Bernie Sanders wants to transform how the Democratic Party chooses its presidential nominee.
To do so, Sanders has made abolishing the closed primary — which prevents independents from voting — one of his top demands of Democratic officials, arguing that the party needs to "open the doors to working people, to senior citizens, to young people."
Expanding voter participation is indeed a noble goal. But if Sanders really wants the Democratic Party's presidential primaries to be more representative of the public, he should forget the closed primary and go after a much better target: the caucus.
On Thursday, the Lawyers' Committee for Civil Rights published a reportshowing that caucuses — which often require voters to spend hours at the polls — have been closely connected with very low voter turnout during this election.
The map and chart above make clear just how stark the divide is between caucus states and primary states. It's not just the raw mean average: Every caucus state but Idaho has seen turnout under 16 percent. Every primary state, including closed primaries, has seen turnout above 18 percent.
And it's not just that many experts think caucuses do more to restrict voter participation than closed primaries: There are also just way more of them. So far, 15 states have held caucuses so far. Only six have held closed primaries.
Of course, though it's hard to say that caucuses caused the lower state-by-state turnout, there is certainly a correlation.
The average turnout in states with primaries throughout 2016 has been 32.4 percent, compared to just 9.9 percent for caucus states, according to the Lawyers' Committee for Civil Rights.
"The caucus method of voting consistently produces lower voter turnout than the primary election method of voting," the committee notes in a press release. "The comparisons are striking."
Why are caucuses more restrictive than closed primaries?
Primaries work like general elections: Voters show up, enter a private voting booth, and cast a ballot for their preferred candidate. The whole process can take about 15 minutes, says Michael McDonald, who runs the United States Elections Project, which tracks voter turnout.
Closed primaries do throw up real obstacles to voter participation. Sometimes, as happened in New York, the deadlines to switch party affiliation can be so early that voters realize too late to participate.
But caucuses are "clearly" the most restrictive form of primaries, McDonald says. Not only are some of them also closed to independents, but they also require voters to devote a substantial portion of their day — sometimes as much as several hours — to participate.
"It's not an in-and-out process," McDonald says. "Primaries can be relatively small bites of your day; caucuses take time."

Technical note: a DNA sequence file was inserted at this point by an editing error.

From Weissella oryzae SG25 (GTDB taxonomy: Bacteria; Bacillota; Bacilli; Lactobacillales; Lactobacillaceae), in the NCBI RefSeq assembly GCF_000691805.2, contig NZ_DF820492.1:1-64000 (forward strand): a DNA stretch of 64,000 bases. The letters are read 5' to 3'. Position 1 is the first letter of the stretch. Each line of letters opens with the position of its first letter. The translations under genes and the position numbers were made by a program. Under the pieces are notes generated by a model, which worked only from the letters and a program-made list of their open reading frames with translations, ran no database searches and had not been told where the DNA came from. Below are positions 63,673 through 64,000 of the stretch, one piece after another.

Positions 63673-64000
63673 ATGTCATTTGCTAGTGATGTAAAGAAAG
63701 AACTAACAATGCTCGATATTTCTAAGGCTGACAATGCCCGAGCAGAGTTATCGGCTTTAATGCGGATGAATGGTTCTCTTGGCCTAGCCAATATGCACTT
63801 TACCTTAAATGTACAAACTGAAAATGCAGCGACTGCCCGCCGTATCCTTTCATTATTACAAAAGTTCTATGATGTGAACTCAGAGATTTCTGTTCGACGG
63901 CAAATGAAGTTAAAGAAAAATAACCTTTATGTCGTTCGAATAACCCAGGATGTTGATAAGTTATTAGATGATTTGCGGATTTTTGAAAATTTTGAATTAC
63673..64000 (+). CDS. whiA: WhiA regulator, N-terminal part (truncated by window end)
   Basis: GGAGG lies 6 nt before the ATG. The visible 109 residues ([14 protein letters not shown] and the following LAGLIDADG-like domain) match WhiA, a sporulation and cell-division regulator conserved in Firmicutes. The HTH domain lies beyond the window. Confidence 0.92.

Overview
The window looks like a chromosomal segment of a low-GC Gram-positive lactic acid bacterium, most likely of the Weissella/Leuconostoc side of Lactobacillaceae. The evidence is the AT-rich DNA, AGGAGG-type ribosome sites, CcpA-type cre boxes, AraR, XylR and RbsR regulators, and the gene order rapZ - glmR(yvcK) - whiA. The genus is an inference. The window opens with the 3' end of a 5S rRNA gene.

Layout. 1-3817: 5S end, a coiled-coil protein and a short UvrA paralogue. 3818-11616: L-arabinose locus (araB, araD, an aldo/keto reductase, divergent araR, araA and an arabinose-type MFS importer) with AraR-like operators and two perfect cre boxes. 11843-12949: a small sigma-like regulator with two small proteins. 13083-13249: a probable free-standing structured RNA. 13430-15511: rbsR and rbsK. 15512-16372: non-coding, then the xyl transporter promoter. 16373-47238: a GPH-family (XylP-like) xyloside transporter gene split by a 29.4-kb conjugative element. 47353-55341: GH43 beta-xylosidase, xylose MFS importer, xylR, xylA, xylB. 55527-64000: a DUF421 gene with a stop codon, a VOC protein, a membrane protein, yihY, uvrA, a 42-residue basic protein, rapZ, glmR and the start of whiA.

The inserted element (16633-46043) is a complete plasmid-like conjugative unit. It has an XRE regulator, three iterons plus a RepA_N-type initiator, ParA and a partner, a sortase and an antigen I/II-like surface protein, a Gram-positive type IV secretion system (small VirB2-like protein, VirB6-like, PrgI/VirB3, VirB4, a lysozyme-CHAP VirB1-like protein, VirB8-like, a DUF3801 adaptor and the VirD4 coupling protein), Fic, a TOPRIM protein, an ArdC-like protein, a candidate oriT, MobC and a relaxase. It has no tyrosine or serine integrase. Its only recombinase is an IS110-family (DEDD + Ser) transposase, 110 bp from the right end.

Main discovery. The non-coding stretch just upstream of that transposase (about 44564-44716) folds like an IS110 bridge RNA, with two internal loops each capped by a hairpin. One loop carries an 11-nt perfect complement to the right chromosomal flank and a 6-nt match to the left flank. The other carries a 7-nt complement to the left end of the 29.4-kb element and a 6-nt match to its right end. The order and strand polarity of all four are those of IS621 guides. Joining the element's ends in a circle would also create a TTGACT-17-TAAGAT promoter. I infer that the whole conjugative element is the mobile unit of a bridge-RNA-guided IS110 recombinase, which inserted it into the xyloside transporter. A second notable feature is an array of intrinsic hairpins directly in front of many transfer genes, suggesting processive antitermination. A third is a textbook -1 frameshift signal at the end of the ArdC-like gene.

In the caucus rooms, attendees take turns arguing for their preferred candidate, and a voter's choice is often public to everyone who attends the caucuses. Caucus-goers have to show up at a specific time — often at night and during the work week. The process can take hours.
That means caucuses traditionally do away with absentee and other early voting options. "You have to dedicate a time to be physically in a location," McDonald says.
A second, and likely more serious problem, is that caucuses are often held when people can't escape work, childcare, or their other daily responsibilities.
"If you have a job or have kids or are in the military and have to be at your station — tough luck, you can't participate," says McDonald, who is also a political science professor at the University of Florida.
It's not as if we haven't known this for a long time. As far back as 1976, turnout across all of the presidential primaries was 1.9 percent for caucuses and 28.2 percent for primaries, according to a research paper by Harvard professor Thomas Patterson.
Sanders's case for abolishing closed primaries makes much more sense when applied to caucuses
There's an obvious and understandable reason Sanders has focused on reforming the closed primary instead of the caucus: Sanders has excelled in the caucus states, which reward fired-up activists, and suffered in the closed primaries, where his independent supporters can't participate.
Sanders loses about 5 percentage points in closed primaries compared to open primaries, according to an analysis by Emory political scientist Alan Abramowitz. Meanwhile, he's won big in caucus states like Minnesota, Washington state, and Kansas.
"Caucuses attract not just a smaller group of voters, but a group that is the most committed and ideological," write Brigham Young University political scientists Christopher Karpowitz and Jeremy C. Pope in the Washington Post.
Perhaps that's a worthwhile goal: One could defend having the party's most determined, committed voters having an outsize role in picking its nominee. "Some might say: 'that's good, you get the people involved in the party and really dedicated to the party,'" says Eric McGhee, a research fellow on electoral reform at the Public Policy Institute of California.
But McGhee says caucuses are ultimately incompatible with the goal of expand voter participation.
"Caucuses make it so hard to participate that nobody does," McGhee says. "Ultimately, if you're looking to get the support of the broader community of people you might as well involve them in the process of choosing your nominee."